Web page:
How do you apologize to the one who loves you the most, yet has suffered the most?

I have had a "lightbulb" week. Now, I have known about the ADHD for 2 years and honestly thought I was handling it. Even with meds, I became complacent, and quite frankly did NOT see the impact my trait was having on those I love the most, especially my husband. I ignorantly thought as long as I apologized for bad days or when I forgot to take my meds then my mouth would get away from me, that I was doing enough, I was owning my mistakes and behavior. What I have realized is that is exactly what I was NOT doing. God bless my husband for still being here, especially while he has been battling his own issue ( PTSD). HOw could I have been so blind to the deep pain I was inflicting on the kindest, most patient man I have ever known? When I would get overwhelmed or upset and couldn't calm down, then run off at the mouth, forgetting most of what I would say, he just took it. When I didn't understand why he was so angry with me or started to withdraw after 10 years, I blamed him. How do you make right what you cannot change? How do you right so many wrongs you have committed against the one person you KNOW God designed for you? If I could go back and do over my mistakes, basically MY MOUTH, I would give anything. Unfortunately, life doesn't allow for do-overs. Any suggestions for how to truly express my remorse, shame and sadness for the hurt I have caused him because of my inabilty to control certain aspects of my disorder and my arogance at not realizing sooner how much I had hurt him?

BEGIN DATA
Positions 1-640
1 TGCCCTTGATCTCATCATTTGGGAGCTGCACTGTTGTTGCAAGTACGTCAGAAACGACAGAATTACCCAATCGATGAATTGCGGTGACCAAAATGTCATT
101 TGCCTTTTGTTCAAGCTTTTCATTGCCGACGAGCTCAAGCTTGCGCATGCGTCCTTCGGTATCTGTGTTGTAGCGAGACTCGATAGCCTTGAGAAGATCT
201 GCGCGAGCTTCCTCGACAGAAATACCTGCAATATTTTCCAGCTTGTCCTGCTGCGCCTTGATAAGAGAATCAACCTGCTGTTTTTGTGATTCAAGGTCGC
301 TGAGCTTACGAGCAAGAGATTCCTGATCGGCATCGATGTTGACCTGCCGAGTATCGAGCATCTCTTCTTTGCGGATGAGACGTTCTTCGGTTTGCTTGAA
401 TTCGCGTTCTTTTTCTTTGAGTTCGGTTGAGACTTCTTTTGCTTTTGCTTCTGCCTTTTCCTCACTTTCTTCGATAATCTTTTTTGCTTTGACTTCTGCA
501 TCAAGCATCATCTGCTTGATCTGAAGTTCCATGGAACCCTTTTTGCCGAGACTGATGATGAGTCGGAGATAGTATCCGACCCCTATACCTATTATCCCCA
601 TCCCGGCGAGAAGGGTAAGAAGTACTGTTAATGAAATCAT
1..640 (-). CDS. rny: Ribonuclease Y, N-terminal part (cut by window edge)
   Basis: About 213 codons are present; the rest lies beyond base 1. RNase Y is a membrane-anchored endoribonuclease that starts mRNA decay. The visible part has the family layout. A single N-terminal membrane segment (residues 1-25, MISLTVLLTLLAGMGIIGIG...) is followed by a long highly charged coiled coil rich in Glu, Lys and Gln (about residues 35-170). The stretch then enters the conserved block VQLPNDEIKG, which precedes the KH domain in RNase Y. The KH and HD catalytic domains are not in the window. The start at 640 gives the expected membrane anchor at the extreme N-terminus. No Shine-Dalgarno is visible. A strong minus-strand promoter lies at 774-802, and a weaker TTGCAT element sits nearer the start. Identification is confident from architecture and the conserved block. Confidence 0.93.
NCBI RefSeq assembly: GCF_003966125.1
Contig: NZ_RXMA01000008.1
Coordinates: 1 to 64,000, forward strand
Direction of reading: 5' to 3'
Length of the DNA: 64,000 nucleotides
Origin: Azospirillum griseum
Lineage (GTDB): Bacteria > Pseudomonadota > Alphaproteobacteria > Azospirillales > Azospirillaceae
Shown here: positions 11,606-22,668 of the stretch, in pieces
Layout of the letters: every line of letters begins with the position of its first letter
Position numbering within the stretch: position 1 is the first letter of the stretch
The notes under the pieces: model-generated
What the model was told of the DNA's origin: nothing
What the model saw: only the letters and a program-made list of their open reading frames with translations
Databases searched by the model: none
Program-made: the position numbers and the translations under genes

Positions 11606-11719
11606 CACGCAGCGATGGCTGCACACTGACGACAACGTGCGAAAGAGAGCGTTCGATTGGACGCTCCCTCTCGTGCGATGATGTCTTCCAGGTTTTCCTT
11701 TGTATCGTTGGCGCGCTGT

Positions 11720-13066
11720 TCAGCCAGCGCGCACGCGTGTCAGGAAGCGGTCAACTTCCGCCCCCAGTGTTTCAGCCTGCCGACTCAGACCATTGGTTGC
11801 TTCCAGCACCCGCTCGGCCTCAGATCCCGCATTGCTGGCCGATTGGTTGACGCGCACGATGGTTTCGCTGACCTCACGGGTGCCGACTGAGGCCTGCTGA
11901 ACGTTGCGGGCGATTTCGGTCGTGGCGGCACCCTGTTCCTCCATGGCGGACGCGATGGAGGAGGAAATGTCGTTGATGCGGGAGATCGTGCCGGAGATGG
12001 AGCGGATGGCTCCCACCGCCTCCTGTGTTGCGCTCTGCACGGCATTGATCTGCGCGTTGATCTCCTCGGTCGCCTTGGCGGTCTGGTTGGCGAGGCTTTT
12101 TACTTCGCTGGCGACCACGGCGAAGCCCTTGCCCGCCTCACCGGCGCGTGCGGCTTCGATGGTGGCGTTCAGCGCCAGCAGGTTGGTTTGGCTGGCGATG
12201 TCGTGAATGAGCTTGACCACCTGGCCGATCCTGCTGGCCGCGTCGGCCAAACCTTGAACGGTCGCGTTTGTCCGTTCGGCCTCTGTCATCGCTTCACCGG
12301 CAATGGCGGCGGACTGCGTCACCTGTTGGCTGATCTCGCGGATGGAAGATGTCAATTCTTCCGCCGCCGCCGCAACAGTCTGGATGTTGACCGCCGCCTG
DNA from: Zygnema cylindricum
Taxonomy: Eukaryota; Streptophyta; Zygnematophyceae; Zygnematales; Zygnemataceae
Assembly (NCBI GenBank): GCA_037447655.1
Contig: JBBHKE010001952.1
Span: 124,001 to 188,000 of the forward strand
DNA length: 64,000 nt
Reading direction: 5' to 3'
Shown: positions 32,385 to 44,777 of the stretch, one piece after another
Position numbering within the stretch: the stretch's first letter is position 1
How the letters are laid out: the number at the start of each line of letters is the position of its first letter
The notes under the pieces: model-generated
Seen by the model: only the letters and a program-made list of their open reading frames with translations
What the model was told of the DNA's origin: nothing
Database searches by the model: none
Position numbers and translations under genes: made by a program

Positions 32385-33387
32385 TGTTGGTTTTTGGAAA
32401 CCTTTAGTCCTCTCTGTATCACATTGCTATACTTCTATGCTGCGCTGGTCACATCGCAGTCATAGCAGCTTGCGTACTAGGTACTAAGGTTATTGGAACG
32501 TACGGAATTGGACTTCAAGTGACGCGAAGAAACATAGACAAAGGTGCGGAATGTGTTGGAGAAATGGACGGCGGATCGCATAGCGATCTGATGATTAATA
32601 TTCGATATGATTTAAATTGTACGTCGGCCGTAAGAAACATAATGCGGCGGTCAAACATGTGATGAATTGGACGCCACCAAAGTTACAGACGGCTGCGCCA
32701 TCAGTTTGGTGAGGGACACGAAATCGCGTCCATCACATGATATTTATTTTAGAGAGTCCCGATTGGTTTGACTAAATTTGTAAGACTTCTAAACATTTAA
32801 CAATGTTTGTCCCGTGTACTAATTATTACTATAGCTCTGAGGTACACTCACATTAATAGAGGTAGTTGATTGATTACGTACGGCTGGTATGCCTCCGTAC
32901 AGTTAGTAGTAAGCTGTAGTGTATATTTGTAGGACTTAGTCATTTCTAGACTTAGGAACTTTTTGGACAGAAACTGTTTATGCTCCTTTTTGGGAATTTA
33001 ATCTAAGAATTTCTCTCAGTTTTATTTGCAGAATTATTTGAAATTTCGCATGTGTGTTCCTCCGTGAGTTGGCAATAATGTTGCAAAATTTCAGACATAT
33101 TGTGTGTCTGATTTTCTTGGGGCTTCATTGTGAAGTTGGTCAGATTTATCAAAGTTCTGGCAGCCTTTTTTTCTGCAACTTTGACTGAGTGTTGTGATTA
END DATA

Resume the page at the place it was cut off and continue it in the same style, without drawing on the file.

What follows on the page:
We are still married and not getting divorced, but I want to show him by my actions, words and deeds just how much he matters to me. He needs me more now than he ever has, the main reason I started really taking this seriously and learning to be better. My husband is the only person who has ever ""gotten me"" and I want to spend my life making up for any and all pain I have ever caused him.

How do I begin? Where do I start? Any real, heart-felt responses would be greatly appreciated...

If you're saying that you get